Markets will revert to normal, just wait | india | Hindustan Times
Today in New Delhi, India
Oct 21, 2017-Saturday
-°C
New Delhi
  • Humidity
    -
  • Wind
    -

Markets will revert to normal, just wait

Departures from the normal are sometimes hard to recognise, but for Indian mutual fund investors, they have become hard to ignore.

india Updated: Oct 23, 2011 21:16 IST
Dhirendra Kumar

Departures from the normal are sometimes hard to recognise, but for Indian mutual fund investors, they have become hard to ignore. Here’s the current situation in the major asset classes. Equity hasn’t really done anything in more than three years. In debt funds, there is an almost complete convergence of returns between maturities of different time horizons.

The only type of fund that has got investors excited for a long time are gold funds. Even within equity, mid-cap funds have performed better in a market decline than large-caps.

None of these things are supposed to happen. Take the simplest case, that of equity investments. It is a cornerstone of investment planning that over longer periods, the risk of equity is minimal and likelihood of high returns, well, high. More than that, it’s supposed to be more or less cast in stone that when the equity markets are skittish, mid-caps and small-caps do worse than large-caps. Large-caps are more liquid; investors have less confidence in the basic quality and stability of earnings in mid-caps.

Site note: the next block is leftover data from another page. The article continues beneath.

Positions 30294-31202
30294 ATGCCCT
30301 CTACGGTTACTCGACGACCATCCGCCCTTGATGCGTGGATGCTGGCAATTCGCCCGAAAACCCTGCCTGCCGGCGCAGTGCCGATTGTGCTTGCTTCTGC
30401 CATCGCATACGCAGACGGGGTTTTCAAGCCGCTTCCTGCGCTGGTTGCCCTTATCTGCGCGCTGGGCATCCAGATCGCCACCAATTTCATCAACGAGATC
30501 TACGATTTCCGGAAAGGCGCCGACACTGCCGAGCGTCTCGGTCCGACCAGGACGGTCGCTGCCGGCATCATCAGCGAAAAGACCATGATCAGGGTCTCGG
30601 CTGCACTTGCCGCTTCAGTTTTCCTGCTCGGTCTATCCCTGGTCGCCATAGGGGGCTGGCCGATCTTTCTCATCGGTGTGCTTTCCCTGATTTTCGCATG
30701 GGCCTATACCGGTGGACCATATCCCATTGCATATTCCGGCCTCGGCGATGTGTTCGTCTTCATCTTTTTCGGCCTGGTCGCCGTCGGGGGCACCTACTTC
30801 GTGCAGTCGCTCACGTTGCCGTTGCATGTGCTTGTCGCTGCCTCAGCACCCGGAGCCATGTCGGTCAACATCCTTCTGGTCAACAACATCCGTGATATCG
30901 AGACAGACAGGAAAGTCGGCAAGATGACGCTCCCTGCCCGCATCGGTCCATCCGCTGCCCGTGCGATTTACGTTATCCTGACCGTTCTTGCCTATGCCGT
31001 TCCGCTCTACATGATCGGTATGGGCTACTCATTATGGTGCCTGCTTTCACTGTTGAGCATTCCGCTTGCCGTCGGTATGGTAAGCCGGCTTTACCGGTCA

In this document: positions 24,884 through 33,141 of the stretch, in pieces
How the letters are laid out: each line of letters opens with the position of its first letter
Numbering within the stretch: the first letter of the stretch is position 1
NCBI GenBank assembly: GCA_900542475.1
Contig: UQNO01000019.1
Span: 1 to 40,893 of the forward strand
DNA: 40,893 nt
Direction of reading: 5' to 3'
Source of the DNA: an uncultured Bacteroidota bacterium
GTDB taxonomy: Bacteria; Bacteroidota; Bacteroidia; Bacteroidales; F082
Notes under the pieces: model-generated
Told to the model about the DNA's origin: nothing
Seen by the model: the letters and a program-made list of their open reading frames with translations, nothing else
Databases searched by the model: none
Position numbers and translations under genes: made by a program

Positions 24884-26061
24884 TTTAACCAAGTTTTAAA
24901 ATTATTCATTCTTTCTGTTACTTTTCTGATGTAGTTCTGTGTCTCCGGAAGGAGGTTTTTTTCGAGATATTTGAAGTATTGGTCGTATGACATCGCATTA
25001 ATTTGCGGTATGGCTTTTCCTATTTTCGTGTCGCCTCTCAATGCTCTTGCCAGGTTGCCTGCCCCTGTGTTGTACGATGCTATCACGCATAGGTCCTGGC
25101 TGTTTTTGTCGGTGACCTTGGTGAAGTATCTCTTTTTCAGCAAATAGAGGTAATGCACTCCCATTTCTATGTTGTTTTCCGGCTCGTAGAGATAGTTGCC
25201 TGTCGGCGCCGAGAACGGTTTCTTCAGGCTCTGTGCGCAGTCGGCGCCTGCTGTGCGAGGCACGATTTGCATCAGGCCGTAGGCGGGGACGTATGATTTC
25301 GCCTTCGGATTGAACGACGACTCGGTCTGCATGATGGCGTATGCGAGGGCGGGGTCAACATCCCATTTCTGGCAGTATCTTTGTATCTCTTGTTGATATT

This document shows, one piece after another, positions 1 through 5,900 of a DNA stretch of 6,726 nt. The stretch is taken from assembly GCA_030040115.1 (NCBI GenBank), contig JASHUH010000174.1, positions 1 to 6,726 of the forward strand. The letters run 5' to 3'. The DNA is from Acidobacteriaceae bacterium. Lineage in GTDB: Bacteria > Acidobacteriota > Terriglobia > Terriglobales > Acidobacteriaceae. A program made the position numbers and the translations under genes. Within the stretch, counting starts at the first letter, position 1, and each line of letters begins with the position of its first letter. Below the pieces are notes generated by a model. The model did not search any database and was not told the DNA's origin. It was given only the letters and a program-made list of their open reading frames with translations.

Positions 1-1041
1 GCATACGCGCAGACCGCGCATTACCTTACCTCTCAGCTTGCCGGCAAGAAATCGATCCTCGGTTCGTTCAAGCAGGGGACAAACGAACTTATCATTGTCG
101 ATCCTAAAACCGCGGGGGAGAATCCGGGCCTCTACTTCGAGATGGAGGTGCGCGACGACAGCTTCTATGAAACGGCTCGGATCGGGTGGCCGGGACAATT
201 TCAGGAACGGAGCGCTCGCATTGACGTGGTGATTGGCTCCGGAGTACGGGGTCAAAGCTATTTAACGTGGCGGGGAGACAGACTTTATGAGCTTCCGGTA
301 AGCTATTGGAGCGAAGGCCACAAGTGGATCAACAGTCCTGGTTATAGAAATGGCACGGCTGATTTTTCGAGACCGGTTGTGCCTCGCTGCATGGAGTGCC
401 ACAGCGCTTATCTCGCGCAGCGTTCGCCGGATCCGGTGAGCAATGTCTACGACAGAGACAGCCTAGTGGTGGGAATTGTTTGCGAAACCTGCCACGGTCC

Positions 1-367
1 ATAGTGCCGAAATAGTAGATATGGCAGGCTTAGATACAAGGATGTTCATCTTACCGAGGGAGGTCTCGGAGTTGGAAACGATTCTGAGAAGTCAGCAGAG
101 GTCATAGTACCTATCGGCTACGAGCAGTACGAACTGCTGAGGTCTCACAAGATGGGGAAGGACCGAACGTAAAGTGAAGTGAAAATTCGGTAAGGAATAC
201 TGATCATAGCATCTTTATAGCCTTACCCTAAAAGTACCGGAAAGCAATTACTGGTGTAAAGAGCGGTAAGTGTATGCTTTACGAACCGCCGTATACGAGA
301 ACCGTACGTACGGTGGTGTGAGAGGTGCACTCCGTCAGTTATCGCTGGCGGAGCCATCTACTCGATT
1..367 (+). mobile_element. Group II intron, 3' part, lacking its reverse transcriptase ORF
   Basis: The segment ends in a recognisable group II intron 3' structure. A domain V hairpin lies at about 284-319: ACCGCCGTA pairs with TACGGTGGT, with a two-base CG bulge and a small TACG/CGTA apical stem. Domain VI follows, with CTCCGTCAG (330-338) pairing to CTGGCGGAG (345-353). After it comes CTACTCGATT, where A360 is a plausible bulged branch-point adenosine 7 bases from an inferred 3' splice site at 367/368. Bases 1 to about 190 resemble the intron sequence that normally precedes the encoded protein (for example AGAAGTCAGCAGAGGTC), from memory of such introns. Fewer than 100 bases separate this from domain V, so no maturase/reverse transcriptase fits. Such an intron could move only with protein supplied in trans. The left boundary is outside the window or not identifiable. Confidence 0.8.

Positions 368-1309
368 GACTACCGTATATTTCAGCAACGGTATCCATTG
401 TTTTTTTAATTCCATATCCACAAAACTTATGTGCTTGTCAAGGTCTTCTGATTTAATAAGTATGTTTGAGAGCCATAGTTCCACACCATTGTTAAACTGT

When you step back and take a high-level view like this, you could be forgiven for thinking that something is seriously wrong with what we thought was the normal. Perhaps something has changed fundamentally. Perhaps, as an investor, you now need to abandon what you thought were the basics of investing and look for a new set.

Each of these odd things is a departure from the mean, and you should expect a strong reversion to the mean at some point. Three years of dilly-dallying have left equities much better-priced than they were. And, large-caps have done poorly because they are preferentially owned by FIIs.

With fixed income, it won’t be long before the basic rules reassert themselves and the risk-return continuum falls in place. The current combination of strange happenings is little more than a curiosity that will fade away.